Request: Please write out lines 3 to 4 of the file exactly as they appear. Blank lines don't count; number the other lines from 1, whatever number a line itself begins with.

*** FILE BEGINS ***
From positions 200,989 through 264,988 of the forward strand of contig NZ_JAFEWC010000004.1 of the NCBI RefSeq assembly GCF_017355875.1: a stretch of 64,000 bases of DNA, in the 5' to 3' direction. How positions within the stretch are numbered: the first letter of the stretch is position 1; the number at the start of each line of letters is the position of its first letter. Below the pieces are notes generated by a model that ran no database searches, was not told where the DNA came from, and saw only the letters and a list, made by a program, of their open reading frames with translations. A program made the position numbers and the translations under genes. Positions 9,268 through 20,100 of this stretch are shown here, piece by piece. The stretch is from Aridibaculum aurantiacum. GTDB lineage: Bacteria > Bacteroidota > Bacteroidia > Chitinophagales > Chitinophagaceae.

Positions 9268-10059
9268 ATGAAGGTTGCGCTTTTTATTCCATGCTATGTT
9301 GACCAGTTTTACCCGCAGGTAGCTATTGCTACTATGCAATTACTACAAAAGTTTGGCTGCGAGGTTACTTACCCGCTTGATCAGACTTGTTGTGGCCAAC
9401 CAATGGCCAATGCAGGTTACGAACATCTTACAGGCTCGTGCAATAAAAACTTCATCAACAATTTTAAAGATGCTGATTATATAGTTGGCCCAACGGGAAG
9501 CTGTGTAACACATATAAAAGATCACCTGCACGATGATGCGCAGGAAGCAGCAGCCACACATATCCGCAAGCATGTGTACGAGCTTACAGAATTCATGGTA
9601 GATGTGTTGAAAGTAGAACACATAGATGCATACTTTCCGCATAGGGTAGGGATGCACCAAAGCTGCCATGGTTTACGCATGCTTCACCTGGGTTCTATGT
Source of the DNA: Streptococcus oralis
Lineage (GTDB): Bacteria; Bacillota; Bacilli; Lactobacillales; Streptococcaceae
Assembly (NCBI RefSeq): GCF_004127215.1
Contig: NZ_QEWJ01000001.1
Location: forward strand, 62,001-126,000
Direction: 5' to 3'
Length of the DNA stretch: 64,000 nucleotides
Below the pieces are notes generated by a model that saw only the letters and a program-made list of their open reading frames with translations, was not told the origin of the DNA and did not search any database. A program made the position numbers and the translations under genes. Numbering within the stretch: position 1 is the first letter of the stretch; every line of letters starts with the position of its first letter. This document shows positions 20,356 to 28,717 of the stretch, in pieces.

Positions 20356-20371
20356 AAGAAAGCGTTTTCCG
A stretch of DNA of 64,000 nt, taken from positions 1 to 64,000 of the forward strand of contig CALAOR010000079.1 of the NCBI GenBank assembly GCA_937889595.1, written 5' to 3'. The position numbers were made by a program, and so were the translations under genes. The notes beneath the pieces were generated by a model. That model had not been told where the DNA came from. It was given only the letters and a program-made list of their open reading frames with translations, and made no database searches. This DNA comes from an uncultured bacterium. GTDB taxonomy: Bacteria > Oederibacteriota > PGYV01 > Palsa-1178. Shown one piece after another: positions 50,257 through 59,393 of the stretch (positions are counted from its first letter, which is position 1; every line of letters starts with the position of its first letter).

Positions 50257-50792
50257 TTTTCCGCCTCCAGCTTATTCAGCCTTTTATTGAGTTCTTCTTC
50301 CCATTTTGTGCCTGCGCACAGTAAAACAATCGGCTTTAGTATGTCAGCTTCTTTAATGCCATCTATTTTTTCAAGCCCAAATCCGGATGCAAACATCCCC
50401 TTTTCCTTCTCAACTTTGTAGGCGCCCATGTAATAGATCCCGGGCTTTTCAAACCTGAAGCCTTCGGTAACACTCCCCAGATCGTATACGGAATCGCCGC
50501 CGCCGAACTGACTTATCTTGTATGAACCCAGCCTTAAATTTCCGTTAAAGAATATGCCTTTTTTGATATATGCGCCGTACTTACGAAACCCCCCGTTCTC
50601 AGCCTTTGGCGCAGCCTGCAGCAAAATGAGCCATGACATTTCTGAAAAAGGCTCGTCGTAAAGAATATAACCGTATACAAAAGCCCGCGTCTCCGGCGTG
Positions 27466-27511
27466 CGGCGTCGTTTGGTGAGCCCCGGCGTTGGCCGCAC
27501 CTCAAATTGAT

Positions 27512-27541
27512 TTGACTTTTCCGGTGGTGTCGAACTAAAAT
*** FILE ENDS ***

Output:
9268 ATGAAGGTTGCGCTTTTTATTCCATGCTATGTT
9301 GACCAGTTTTACCCGCAGGTAGCTATTGCTACTATGCAATTACTACAAAAGTTTGGCTGCGAGGTTACTTACCCGCTTGATCAGACTTGTTGTGGCCAAC